It has always amazed me the extent to which individuals are not satisfied with their physical appearance; this dissatisfaction is the foundation of much cosmetic surgery. However, it also has dangerous implications. After decades of warnings, individuals are finally becoming aware of the danger of skin "tans" (e.g., melanoma). Skin lightening products have also been subject to some recent publicity, but the scope of the health threat has not been fully publicized.
In 2004, the NY City Department of Health and Mental Hygiene (DOHMH) conducted the nation’s first local Health and Nutrition Examination Survey. Analysis of urine specimens from 1,840 adult New Yorkers collected during the survey yielded a geometric mean mercury concentration of 0.73 µg/L, slightly higher than the national average of 0.5 µg/L. However, the researchers also found that 13 women had urine mercury concentrations exceeding the state’s reportable level of 20 µg/L; 4 women had levels exceeding 50 µg/L. All 13 highly exposed women were Hispanic or black, and 10 had been born in the Dominican Republic. Each of the 9 women interviewed on followup had used mercury-containing skin-lightening cream. One such product sampled by DOHMH workers contained 6,190 ppm mercury; the FDA limit for mercury in skin-care products is 1 ppm.
More recently, other ingredients have been found present in such "cosmetics" that have dangerous or potentially dangerous properties, such as hydroquinone and corticosteroids. [See, for example, http://blogs.webmd.com/eye-on-vision/2006/08/hydroquinone-fda-frowns-on-skin-lightener.html and http://www.nytimes.com/2010/01/16/health/16skin.html.] This is a trans-national issue, unfortunately. [See http://onlinelibrary.wiley.com/doi/10.1111/j.1468-3083.2010.03629.x/full and http://188.8.131.52/scholar?q=cache:Rh_Kuahfiw4J:scholar.google.com/+corticosteroids+skin-lightening+creams+dangers+harm&hl=en&as_sdt=0,5.]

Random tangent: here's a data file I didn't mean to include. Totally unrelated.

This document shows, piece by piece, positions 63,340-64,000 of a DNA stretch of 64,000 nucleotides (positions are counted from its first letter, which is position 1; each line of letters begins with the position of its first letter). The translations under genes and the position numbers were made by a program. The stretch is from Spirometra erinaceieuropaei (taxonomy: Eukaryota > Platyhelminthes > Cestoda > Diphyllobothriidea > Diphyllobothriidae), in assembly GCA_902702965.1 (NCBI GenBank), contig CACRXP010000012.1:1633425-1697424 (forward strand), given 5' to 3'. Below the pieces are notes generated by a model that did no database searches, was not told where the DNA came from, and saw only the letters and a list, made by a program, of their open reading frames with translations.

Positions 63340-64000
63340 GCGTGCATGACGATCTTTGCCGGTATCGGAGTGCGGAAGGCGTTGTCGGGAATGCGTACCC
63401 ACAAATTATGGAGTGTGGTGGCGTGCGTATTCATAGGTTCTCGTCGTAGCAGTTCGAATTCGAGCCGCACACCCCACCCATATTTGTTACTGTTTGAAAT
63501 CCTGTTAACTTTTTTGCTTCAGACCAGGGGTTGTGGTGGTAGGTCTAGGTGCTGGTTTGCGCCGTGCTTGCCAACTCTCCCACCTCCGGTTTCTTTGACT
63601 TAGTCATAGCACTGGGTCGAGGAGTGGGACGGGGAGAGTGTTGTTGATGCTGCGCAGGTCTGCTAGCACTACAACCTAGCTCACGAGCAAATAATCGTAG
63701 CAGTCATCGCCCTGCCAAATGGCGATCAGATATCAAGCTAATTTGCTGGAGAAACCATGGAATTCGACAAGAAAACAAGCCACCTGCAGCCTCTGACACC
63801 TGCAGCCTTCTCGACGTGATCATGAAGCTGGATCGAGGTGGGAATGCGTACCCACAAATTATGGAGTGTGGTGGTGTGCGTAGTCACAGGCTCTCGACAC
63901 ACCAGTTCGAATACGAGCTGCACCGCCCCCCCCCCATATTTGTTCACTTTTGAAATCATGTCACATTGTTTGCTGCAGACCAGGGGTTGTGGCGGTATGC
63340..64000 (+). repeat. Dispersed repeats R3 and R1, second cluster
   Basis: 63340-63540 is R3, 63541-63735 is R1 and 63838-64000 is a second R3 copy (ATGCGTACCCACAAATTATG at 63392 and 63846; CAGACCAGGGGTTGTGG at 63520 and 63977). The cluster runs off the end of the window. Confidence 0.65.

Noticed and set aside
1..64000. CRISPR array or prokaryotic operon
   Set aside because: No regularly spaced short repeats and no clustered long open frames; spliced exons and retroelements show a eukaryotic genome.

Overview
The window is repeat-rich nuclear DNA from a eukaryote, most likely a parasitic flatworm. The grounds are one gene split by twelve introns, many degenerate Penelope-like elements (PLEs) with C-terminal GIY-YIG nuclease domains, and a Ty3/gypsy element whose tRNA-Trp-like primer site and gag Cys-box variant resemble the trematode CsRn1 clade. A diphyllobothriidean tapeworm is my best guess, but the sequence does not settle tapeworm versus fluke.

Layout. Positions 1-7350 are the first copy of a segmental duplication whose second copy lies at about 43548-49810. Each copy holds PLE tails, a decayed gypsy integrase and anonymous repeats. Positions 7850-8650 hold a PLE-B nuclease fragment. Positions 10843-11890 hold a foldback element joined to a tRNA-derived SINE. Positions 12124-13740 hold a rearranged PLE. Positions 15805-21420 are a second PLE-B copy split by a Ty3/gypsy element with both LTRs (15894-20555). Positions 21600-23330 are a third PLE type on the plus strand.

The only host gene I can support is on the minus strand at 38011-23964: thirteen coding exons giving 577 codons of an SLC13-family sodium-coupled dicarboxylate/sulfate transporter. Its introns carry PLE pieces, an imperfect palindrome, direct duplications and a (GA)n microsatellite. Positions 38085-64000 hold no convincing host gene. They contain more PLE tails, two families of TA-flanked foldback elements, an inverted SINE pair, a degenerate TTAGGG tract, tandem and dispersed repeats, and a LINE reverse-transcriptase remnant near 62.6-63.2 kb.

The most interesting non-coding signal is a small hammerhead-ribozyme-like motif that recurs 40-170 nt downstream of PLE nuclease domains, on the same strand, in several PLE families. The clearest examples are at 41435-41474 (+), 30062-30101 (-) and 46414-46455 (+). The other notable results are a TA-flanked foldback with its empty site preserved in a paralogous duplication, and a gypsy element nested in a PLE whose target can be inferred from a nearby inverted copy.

What is ironic is that many individuals want to be what they are not, darker if light and light if dark. The price of such dissatisfaction can be severe.
The NY study can be found at http://ehp03.niehs.nih.gov/article/fetchArticle.action?articleURI=info%3Adoi%2F10.1289%2Fehp.1002396. As the authors of the study note, population-based biomonitoring has the potential to identify previously unrecognized sources of exposure to hazardous materials among the population.